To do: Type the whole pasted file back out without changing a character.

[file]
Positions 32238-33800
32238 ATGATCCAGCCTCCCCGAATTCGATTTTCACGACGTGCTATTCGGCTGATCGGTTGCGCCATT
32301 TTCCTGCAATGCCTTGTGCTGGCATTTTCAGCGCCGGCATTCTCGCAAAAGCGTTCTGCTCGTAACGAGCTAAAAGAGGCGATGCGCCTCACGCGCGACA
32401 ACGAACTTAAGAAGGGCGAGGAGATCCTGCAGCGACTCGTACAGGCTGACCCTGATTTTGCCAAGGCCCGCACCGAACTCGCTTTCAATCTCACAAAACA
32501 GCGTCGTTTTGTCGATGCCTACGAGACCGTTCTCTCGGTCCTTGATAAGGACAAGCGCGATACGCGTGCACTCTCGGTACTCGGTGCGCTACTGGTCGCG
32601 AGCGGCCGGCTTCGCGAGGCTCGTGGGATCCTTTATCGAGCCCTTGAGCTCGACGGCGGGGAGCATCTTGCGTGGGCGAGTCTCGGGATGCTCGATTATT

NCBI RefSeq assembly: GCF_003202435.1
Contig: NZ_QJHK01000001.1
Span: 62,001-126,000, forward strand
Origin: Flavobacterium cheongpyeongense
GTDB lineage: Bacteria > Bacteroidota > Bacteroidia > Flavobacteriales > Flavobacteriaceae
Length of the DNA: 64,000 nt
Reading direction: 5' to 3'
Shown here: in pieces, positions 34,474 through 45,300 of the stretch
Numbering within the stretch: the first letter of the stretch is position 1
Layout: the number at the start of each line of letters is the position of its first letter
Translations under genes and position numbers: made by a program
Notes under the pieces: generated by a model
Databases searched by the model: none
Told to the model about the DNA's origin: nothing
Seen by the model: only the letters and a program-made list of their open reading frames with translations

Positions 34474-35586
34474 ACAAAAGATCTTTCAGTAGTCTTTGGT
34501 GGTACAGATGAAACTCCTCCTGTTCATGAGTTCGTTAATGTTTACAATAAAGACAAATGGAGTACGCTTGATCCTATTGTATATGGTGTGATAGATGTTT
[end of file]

Positions 32238-33800
32238 ATGATCCAGCCTCCCCGAATTCGATTTTCACGACGTGCTATTCGGCTGATCGGTTGCGCCATT
32301 TTCCTGCAATGCCTTGTGCTGGCATTTTCAGCGCCGGCATTCTCGCAAAAGCGTTCTGCTCGTAACGAGCTAAAAGAGGCGATGCGCCTCACGCGCGACA
32401 ACGAACTTAAGAAGGGCGAGGAGATCCTGCAGCGACTCGTACAGGCTGACCCTGATTTTGCCAAGGCCCGCACCGAACTCGCTTTCAATCTCACAAAACA
32501 GCGTCGTTTTGTCGATGCCTACGAGACCGTTCTCTCGGTCCTTGATAAGGACAAGCGCGATACGCGTGCACTCTCGGTACTCGGTGCGCTACTGGTCGCG
32601 AGCGGCCGGCTTCGCGAGGCTCGTGGGATCCTTTATCGAGCCCTTGAGCTCGACGGCGGGGAGCATCTTGCGTGGGCGAGTCTCGGGATGCTCGATTATT

NCBI RefSeq assembly: GCF_003202435.1
Contig: NZ_QJHK01000001.1
Span: 62,001-126,000, forward strand
Origin: Flavobacterium cheongpyeongense
GTDB lineage: Bacteria > Bacteroidota > Bacteroidia > Flavobacteriales > Flavobacteriaceae
Length of the DNA: 64,000 nt
Reading direction: 5' to 3'
Shown here: in pieces, positions 34,474 through 45,300 of the stretch
Numbering within the stretch: the first letter of the stretch is position 1
Layout: the number at the start of each line of letters is the position of its first letter
Translations under genes and position numbers: made by a program
Notes under the pieces: generated by a model
Databases searched by the model: none
Told to the model about the DNA's origin: nothing
Seen by the model: only the letters and a program-made list of their open reading frames with translations

Positions 34474-35586
34474 ACAAAAGATCTTTCAGTAGTCTTTGGT
34501 GGTACAGATGAAACTCCTCCTGTTCATGAGTTCGTTAATGTTTACAATAAAGACAAATGGAGTACGCTTGATCCTATTGTATATGGTGTGATAGATGTTT